Katherine Taylor's "Two Steps Ahead: Drawing and Sculpture, now on view at the National Arts Club

In 2005, the German artist Ugo Dossi interviewed the Russian grandmaster Vladimir Kramnik. At one point in the discussion, Kramnik pointed out the value of the unforeseen, and that a good player needed to be open to change: “In chess one cannot control everything. Sometimes a game takes an unexpected turn, in which beauty begins to emerge.” The next year, Kramnik would go on to be crowned the undisputed World Chess Champion.

Pawn/Peón, 13x18"; pen and ink; 2013

“Two Steps Ahead: Sculpture and Drawings,” the new exhibit by Katherine Taylor now at the National Arts Club, is an engaging exploration of how change—even unplanned or unwanted change—is an important progenitor of beauty. This exhibit brings together modernist, Egyptian-themed chess sets, cast from bronze and stainless steel, with pen and ink studies of the pieces themselves.

Queen/Reina, 20x27.5"; pen and ink; 2013

Taylor’s drawings would have been an impressive show exhibited all by themselves. These energetic works, especially Queen/Reina and Pawn/Peón, spring from the page thanks to masterly use of light and dark, creating dramatic three-dimensional space that reminds the viewer of the artist’s skill as a sculptor. The extensive use of gray in these pieces represent an evolution in the Taylor’s work that mirrors personal changes, both physical and psychological. She explained that, in the past, most of her drawings were purely black and white. Now, “more and more grays are coming up, partially because more and more grays are coming up here,” she said, pointing at her hair, “but also because I’m becoming comfortable with the grays of life.”


Chess Set, 2x2x5"; stainless steel and bronze; 2013; image courtesy of the artist

Beautiful as the works on paper are, the true centerpiece of the show is Taylor’s sculpture. Her complete chess sets are unified in both theme and appearance, but minor variations between like pieces—for example, deconstructed Sphinxes that serve as knights have different faces—encourage the viewer to spend time with each totem, discovering the idiosyncrasies of individual chessman. Most importantly to Taylor, exploring these tiny sculptures is about more than looking—she wants, almost insists, that visitors touch, hold, and play with the pieces.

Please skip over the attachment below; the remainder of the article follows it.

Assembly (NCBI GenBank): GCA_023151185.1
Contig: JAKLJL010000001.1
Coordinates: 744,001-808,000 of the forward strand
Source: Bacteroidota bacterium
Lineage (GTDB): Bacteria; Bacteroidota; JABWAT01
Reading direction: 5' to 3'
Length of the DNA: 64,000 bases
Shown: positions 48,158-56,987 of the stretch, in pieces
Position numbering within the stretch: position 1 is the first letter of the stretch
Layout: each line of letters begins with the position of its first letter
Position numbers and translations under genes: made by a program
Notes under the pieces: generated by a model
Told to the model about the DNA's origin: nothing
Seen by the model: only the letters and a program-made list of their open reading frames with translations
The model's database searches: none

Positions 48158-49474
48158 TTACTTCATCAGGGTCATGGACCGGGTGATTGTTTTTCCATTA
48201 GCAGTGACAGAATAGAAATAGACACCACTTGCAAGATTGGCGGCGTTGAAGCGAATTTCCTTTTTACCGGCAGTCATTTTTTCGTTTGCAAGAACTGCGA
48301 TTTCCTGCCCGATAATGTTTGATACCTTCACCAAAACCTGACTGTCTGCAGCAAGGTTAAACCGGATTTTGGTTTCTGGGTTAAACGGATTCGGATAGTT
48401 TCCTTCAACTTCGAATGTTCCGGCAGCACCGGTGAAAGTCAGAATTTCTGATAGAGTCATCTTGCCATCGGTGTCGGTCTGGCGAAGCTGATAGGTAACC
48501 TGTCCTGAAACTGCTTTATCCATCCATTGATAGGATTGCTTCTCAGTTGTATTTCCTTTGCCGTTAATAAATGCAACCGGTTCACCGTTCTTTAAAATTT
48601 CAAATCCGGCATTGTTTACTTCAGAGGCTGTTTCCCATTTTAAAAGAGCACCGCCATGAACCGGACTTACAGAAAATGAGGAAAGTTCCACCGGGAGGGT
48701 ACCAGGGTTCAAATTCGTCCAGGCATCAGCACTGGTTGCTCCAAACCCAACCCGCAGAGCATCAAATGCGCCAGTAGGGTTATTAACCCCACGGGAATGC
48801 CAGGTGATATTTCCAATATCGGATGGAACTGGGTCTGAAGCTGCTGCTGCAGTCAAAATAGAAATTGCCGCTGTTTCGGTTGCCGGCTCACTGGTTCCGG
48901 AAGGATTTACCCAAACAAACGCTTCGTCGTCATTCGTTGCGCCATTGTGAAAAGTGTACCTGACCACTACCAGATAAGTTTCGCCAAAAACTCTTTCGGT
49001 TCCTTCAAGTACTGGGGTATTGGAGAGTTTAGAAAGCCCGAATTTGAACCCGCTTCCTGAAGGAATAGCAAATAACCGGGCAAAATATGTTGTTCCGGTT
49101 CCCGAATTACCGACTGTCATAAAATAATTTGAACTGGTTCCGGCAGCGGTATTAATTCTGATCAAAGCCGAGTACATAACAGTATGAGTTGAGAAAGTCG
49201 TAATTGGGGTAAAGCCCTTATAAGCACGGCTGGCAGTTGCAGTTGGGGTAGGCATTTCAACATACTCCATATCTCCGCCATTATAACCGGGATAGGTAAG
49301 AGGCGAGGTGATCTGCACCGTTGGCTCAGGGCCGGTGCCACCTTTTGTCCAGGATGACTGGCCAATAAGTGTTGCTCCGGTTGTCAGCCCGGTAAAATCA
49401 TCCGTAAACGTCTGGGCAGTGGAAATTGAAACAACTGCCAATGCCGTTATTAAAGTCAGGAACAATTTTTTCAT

Queen/Reina, 1.5x2x5"; stainless steel; 2013 (left); King/Rey, 1.5x2x5; stainless steel; 2013 (right)

Sculpture, in a way similar to architecture, has always been an active and involved art form where viewers are engaged with the work, moving around and through a piece to learn about it. This experience is taken to another level in “Two Steps Ahead” as viewer involvement changes not just the way they perceive the work, but the very work itself. Already, the most-used bronze pieces have begun to take on a rich patina from repeated handling during visitor-played games. Moreover, the nature of chess demands that the work constantly evolve with proper use: pieces change position, are subtracted, and work with one another—under the control of the player—to craft new narratives and demand contemplation on levels beyond the purely aesthetic.


Pawn/Peon, 2x1x2.5"; stainless steel; 2013 (front); Knight/Caballo, 2x2x2.5; stainless steel; 2013 (back)

Being open to change and reacting to the unexpected are important both in the game of chess and in the work of the artist. The sets in this exhibition are Taylor’s second attempt at casting this project—the first time around, her molds exploded at the Texas foundry that she was using. She calls this mishap “the best thing that’s ever happened to me,” explaining that it gave her a chance to revisit her design, craft better pieces, change foundries to the one she eventually used in Spain, meet new artists for future collaborations, and network with important galleries. This experience is felt when you sit down and play a game with Taylor’s work and viewer is cast as creator: visitors are forced to plan originally, to feel the frustration when those plans go awry, and to recognize the beauty that comes from responding to those changes.

Whimsical and, at the same time, deeply serious, “Two Steps Ahead” is a rich exhibit that engages visitors on multiple levels. While it only has a brief run at the NAC, it is not to be missed.

“Two Steps Ahead: Sculpture and Drawings” opened at the National Arts Club, New York, on March 18 and remains on view through April 2, 2013, after which it will move to Skoto Gallery, New York. The exhibition is located in the club’s Marquis room and is free and open to the public. Visitors are encouraged to sit down and play a game while visiting the show.